Information Disclosure of State-Owned Enterprises in China

AuthorXu Xuelei and Xu Xin
XU & XU (DO NOT DELETE) 12/3/2012 7:51 PM
Xu Xuelei* and Xu Xin**
State-owned entreprises (SOEs) of the Peoples Republic of China are criticized for their
inefficiency. This article is dedicated to finding the appropriate solution to the conflict of
interests caused by state representation of SOEs. The article suggests that the SOEs should
build up a multi-level system of information disclosure to their ultimate owners, the Chinese
people. In this article, the author spends substantial effort in exmaining who owns the SOEs
and thus whose interests may be infringed for their limited liability. Through evaluation of
the past SOEs reforms, the article propses new goals for the information disclosure system. It
also discusses how ordinary people can make use of the information disclosure system to
maximize their goals.
The state is a long-lasting and essential equity holder in both
socialist and capitalist economies in both the developing and
developed worlds.1 A state-owned enterprise (hereinafter referred
to as SOE) refers to a limited liability company invested and
formed solely or partially by a state organ, state-controlled
institution, state-authorized investment company or a department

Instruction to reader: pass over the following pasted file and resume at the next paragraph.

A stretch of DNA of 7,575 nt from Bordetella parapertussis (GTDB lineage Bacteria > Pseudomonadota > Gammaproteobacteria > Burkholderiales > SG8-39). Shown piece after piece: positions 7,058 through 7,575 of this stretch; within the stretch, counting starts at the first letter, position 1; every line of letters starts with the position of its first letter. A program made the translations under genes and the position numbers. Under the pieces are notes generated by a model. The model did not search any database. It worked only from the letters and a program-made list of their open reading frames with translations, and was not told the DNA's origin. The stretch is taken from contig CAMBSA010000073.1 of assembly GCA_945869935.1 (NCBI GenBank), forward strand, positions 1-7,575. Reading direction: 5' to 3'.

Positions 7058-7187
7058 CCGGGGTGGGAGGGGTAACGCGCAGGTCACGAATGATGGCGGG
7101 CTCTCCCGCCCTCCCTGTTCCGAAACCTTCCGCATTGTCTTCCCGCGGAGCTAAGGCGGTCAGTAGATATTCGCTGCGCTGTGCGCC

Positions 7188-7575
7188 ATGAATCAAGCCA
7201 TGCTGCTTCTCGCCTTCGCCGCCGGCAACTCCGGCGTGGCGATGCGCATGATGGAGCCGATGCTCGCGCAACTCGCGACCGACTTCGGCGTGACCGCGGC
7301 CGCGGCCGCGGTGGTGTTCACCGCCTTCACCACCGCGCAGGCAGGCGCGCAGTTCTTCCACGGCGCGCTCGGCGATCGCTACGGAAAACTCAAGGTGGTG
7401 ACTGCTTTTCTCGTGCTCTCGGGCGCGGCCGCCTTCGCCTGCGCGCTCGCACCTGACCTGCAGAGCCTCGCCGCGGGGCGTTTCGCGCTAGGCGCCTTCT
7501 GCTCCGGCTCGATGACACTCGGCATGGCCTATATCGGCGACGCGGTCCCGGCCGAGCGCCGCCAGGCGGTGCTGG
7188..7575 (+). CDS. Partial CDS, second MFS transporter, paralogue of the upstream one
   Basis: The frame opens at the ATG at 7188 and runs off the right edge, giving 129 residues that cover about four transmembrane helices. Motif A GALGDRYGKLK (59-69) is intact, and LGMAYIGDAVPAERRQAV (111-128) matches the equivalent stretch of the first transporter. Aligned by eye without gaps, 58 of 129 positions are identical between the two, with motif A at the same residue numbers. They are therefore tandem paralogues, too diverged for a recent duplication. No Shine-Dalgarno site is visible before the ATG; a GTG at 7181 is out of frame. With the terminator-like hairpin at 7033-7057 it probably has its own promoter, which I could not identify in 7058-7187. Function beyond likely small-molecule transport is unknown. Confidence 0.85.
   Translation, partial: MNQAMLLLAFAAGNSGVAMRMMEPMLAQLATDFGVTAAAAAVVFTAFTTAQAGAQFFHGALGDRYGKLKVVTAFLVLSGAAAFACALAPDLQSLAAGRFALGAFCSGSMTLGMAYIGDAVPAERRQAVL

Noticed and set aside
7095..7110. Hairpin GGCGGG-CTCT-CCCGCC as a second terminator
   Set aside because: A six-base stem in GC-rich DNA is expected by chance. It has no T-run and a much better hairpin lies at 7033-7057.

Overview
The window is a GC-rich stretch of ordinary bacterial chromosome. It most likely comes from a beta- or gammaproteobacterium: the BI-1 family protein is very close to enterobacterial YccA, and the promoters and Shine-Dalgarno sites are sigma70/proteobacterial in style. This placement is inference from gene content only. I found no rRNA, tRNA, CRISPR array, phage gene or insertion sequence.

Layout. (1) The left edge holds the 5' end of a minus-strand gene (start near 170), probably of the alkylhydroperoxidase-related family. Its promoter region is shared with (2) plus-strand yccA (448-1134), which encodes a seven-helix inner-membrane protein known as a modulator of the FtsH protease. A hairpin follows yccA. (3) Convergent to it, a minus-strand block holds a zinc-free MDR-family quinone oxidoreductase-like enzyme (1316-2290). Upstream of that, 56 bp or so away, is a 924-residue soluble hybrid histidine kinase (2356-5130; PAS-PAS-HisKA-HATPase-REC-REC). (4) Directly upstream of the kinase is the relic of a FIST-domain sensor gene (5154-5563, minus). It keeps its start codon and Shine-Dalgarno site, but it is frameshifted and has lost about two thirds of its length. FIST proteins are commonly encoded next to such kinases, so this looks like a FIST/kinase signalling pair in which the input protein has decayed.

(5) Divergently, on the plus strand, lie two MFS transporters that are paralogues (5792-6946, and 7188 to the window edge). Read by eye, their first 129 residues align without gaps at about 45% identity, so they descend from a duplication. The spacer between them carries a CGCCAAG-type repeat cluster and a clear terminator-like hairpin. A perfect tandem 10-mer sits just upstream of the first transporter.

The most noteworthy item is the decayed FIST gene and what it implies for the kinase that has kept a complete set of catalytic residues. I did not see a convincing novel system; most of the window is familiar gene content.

authorized by the state.2 The SOE not only operates as a main
market player, but also undertakes the execution of fundamental
social mandates in China. Previous experience and the success of
the China Model demonstrate the importance of maintaining state-
ownership. However, despite its success, criticisms of state
ownership have not diminished. Side effects, including but not
limited to inefficiency, corruption and unreasonable costs threaten
the SOE system.
* SJD candidate, Tulane University Law School, USA.
** China law consultant, Weil, Gotshal & Manges LLP.
We want to take this opportunity to sincerely thank Professor Stavros Gadinis and Professor
Richard M. Buxbaum for their generous advice and valuable comments. Without their encouragement
and inputs, we could not reach this outcome. However, any defects or flaws are, of course, our own.
1 Notes from Professor Stavros Gadinis’s instructions.
2 See GU MINKANG, UNDERSTANDING CHINESE COMPANY LAW 79 (2006) (pointing that from this
definition, there are two major elements; firstly, a SOE is formed by special investors, i.e. the state-
authorized investment institution or a department authorized by the state ,secondly, SOE is a form of
corporation, with the nature of a normal corporation).
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One frequent criticism leveled against the SOE system is that
people such as the ordinary private shareholder who bear the risk of
business under the existing economic rules are not in an adequate
position to anticipate government officials behavior. State officials